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Antibiotics a possible shield for kids in Africa, a new study suggests

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Antibiotics a possible shield for kids in Africa, a new study suggests

With the rising death toll in the African province, the researchers are trying to come up with multiple scientific breakthroughs to help find plausible solutions to these. In such a trace, a new study has been released this Thursday highlighting some important factors in this. The only catch in this is the fact that they are unclear whether this approach will end up putting a number of kids to a disadvantage while fighting through a deadly disease.

This specific study stems back when a group of ophthalmologists from the University of California found some interesting and surprising finding in one of their studies conducted in Ethiopia on the subject of trachoma.

They administered azithromycin on the children affected with the eye infection in between the ages of 1 to 9. The researchers also wanted to see whether or not the same had any kind of impacts on the health of the children overall. The results that they found from the study were nothing was shocking and exciting at the same time.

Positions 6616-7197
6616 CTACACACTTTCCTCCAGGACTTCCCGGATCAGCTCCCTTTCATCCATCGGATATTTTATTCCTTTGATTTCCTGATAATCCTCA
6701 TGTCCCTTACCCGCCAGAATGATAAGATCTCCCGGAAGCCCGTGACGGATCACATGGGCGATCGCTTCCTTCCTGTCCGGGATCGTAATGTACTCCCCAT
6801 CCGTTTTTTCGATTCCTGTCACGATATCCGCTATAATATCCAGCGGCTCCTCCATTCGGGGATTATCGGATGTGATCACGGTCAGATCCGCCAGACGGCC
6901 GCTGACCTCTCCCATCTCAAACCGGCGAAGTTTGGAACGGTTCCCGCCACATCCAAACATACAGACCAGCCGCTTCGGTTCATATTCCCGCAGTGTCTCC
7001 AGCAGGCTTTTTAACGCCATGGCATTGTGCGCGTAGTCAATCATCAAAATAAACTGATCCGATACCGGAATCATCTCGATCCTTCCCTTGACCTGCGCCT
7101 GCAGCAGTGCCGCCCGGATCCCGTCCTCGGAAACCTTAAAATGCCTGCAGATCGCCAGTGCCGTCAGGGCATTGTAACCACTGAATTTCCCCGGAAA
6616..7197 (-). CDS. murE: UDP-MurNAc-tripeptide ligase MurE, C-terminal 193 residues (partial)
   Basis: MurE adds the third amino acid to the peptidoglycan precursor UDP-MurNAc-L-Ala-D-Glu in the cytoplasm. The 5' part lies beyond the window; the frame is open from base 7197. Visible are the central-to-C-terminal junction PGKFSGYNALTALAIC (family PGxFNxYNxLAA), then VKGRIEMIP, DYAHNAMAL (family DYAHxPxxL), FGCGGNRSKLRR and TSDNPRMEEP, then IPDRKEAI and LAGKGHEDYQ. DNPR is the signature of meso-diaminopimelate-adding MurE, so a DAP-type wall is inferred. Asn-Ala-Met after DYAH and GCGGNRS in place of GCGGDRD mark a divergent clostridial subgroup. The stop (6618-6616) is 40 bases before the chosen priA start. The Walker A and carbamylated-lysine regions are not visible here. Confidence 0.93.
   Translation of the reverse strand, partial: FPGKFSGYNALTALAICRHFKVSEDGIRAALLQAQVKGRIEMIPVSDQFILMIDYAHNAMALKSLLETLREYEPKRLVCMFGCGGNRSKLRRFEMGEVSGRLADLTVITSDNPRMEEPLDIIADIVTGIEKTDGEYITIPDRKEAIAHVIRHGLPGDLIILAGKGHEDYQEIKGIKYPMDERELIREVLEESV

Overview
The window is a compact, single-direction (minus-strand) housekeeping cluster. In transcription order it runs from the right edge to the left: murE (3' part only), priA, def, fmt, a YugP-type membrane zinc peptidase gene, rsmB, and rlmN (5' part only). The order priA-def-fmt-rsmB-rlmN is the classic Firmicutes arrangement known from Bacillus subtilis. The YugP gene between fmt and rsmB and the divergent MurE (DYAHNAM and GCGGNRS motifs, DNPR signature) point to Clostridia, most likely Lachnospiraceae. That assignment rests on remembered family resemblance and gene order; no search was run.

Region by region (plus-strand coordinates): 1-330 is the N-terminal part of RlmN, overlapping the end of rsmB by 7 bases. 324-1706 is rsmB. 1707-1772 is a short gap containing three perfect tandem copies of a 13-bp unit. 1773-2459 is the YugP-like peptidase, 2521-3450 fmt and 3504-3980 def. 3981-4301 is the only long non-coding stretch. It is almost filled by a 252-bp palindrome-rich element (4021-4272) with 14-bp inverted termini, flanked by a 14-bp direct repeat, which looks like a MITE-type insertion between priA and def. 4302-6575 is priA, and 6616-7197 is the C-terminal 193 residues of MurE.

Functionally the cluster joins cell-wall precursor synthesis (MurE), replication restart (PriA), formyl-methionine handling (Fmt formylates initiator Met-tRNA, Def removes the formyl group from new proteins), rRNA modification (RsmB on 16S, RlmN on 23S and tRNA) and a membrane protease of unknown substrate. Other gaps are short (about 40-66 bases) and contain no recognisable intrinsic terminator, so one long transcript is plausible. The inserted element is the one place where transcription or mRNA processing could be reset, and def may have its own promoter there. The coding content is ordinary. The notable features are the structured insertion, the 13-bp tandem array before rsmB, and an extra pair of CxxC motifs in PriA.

The results suggested that the administration of the azithromycin shot twice a year reduced the death count in the children. They found that in the groups treated with the antibiotic, the rate of deaths was half that what it was in the untreated group.

The study doesn’t technically probe into what it is that helps in preventing uncertain deaths. Although, the researchers are pretty adamant in the fact that the administered antibiotic helps provide the body with a defense mechanism against a myriad of gastrointestinal as well as respiratory bugs.

But, with a positive response, there came a plethora of questions too. Many of the experts in this field were curious to know what if injecting the healthy children with antibiotics end up making their body resistant to the medication later when they are in actual need of it?

In order to have a better outlook, the same group of researchers conducted a different study in which they studied the individuals affected with the bacteria, pneumococcus which is responsible for pneumonia and sinus infections. What they found is that the body of these children started becoming resistant to the antibiotic because of the bi-yearly shot of the azithromycin.

This imposes a possible block through the road but the researchers are adamant in finding a permanent solution that would help prevent unwanted and untimely deaths of the children in Africa. Several epidemiologists are working together to come up with better approaches to this. This is mainly aimed to help give the children a fighting chance at life instead of fearing them having to give up their life at such a tender age.

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